Law passes to improve human rights in NorthSouth Korea’s first-ever law governing its efforts to improve human rights conditions in the North took effect Sunday.
The North Korean Human Rights Act finally went into force after 11 years of partisan wrangling over the content and purpose of the law. The passage came in March this year at the National Assembly and the Park Geun-hye administration approved an enforcement ordinance for the law last week during a cabinet meeting.
Under the law, a special advisory group will be formed to come up with government policies to improve human rights in North Korea. The law requires academic figures with more than 10 years of experience in the field and public officials such as prosecutors and judges with 10 years of experience in their fields to become members.
A state-funded North Korea Human Rights Foundation and a special archive of human rights violations by the Pyongyang regime will also be created. The foundation will be operated under the Ministry of Unification and will be launched this week, an official at the ministry said.
Ruling and opposition parties will recommend directors for the foundation’s board.
The foundation will support non-governmental groups and research, survey and policy development efforts to improve human rights conditions in the North.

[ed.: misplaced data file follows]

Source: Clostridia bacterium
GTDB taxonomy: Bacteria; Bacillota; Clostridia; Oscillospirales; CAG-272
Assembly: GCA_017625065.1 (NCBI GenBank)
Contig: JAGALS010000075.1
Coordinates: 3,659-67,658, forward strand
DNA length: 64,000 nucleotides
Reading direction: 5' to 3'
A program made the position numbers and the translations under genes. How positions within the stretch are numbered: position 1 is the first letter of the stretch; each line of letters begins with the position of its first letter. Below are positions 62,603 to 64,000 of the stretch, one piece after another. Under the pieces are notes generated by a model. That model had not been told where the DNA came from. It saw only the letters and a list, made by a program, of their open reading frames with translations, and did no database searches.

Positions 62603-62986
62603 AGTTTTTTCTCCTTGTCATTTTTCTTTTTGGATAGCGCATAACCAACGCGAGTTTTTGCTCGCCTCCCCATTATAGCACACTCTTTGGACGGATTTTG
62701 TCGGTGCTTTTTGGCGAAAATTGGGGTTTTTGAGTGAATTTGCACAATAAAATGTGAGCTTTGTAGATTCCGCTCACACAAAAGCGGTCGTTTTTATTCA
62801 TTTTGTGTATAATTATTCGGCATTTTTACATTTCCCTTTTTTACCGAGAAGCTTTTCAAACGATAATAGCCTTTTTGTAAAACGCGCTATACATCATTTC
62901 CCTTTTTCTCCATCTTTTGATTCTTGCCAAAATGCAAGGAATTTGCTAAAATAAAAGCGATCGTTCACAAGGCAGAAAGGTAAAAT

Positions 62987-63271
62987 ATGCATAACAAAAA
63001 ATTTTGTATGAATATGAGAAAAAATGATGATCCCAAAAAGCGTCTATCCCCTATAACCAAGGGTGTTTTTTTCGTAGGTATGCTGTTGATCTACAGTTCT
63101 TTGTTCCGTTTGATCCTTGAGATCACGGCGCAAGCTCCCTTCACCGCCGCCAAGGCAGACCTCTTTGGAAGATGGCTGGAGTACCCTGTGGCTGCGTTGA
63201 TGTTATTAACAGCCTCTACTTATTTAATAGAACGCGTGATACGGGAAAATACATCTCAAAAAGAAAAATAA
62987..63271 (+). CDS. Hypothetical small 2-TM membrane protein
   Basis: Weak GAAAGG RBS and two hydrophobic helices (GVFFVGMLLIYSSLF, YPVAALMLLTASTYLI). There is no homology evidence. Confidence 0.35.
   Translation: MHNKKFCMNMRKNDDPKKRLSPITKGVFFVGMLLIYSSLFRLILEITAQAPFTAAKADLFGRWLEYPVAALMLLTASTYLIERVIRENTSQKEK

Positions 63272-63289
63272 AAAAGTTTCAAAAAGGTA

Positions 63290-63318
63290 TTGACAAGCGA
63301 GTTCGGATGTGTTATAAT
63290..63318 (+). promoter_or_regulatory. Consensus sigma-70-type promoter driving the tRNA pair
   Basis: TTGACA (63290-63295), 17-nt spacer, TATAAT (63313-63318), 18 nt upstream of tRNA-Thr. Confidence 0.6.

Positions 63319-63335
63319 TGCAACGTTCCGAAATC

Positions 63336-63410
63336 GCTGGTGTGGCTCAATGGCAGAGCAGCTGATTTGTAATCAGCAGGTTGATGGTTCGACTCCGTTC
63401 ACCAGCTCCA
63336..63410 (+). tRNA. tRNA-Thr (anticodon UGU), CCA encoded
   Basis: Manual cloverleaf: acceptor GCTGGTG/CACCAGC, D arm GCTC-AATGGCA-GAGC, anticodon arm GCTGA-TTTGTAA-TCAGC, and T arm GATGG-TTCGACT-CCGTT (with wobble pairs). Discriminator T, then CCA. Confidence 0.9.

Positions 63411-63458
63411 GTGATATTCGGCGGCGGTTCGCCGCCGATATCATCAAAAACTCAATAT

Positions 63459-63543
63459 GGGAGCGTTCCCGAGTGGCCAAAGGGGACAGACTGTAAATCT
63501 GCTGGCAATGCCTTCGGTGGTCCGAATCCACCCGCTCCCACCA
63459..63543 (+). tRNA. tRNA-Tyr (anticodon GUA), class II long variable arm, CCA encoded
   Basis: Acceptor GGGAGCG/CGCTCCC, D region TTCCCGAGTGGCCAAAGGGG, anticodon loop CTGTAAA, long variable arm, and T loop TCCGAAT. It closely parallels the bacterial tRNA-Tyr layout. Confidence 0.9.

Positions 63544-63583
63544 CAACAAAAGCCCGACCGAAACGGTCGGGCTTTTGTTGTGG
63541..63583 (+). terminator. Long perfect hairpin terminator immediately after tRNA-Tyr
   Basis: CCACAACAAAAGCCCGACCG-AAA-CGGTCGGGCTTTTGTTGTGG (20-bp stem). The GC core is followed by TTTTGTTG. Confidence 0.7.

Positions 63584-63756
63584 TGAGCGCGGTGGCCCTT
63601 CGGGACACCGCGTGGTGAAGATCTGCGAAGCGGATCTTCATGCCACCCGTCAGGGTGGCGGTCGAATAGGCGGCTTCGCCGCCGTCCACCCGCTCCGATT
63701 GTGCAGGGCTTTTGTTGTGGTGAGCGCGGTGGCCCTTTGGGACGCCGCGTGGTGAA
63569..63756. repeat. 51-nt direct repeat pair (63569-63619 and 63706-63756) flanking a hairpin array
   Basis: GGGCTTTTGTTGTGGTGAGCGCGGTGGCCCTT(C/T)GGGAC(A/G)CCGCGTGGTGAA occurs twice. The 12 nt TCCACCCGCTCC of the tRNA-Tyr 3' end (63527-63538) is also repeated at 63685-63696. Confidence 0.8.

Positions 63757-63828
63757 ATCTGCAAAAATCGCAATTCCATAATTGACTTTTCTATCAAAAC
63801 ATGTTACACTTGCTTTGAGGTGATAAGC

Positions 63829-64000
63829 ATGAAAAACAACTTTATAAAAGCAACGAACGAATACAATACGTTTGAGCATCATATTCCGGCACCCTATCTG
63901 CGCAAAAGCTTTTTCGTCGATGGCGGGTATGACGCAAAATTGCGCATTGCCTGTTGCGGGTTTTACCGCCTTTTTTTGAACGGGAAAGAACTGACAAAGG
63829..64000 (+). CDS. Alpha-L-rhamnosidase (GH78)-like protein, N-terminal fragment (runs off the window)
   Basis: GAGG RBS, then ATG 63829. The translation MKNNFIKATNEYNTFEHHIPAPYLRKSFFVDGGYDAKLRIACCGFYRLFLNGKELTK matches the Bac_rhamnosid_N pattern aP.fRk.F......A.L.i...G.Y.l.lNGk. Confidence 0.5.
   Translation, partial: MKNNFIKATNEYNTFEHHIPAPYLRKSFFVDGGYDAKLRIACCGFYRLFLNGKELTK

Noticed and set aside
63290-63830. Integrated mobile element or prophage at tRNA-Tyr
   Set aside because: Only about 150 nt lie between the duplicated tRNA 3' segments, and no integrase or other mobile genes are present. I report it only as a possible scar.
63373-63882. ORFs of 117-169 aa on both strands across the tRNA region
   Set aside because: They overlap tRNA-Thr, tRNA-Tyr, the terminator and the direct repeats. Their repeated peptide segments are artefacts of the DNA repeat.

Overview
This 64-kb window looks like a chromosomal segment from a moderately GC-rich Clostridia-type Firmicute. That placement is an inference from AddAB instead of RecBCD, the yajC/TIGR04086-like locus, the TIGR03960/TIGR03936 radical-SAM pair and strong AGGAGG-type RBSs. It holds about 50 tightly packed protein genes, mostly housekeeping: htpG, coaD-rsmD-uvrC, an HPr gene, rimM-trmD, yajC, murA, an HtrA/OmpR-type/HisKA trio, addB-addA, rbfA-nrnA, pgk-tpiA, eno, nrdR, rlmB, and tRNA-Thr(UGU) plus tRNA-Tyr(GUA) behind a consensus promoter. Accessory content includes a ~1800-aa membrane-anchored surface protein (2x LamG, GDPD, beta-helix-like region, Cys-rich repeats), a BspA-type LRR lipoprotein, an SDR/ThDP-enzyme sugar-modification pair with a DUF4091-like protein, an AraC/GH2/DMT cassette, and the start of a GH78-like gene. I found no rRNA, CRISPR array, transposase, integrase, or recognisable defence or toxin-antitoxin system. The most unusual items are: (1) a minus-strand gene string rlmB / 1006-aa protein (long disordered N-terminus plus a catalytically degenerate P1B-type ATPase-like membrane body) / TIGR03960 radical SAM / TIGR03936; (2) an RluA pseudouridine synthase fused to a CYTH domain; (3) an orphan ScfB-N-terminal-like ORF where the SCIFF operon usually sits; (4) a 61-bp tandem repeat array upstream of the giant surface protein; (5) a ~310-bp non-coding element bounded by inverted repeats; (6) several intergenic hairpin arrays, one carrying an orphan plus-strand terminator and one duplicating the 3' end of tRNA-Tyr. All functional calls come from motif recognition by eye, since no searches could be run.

The ruling and opposition parties will each appoint five board members, and the unification minister will recommend two.
The special archive will be launched at the end of this month. Evidence such as the testimonies of human rights violations, provided by North Korean defectors and collected by officials of the Ministry of Unification, will be transferred to the Ministry of Justice every three months to form an archive. A director-level public servant will head the center. The archive could serve as evidence to hold North Korean leaders accountable for their crimes against humanity in the future.
According to the law, the Foreign Ministry will also appoint an ambassador on North Korean human rights. It remains to be seen if the law will be applied to support North Korean defectors now in third countries.
“The purpose of this act is to contribute to the protection and improvement of human rights of North Koreans by pursuing the right to liberty and right to life prescribed in the Universal Declaration of Human Rights and other international conventions on human rights,” Article 1 of the law says. According to Article 3, the term, North Koreans, is defined as “persons who have their domicile, lineal ascendants and descendants, spouse, workplace, and other bases of living north of the Military Demarcation Line.”
It remains to be seen if the foundation to be established under the law may use its budgets to support activist groups that are protecting and assisting defectors in third countries. The ministry allocated 13.4 billion won ($12 million) of budget for the foundation in its next year’s plan.
The special archive will receive 950 million won of budget next year. Another 530 million won will be spent for creating policy on North Korea human rights and pushing it forward.
BY SER MYO-JA [firstname.lastname@example.org]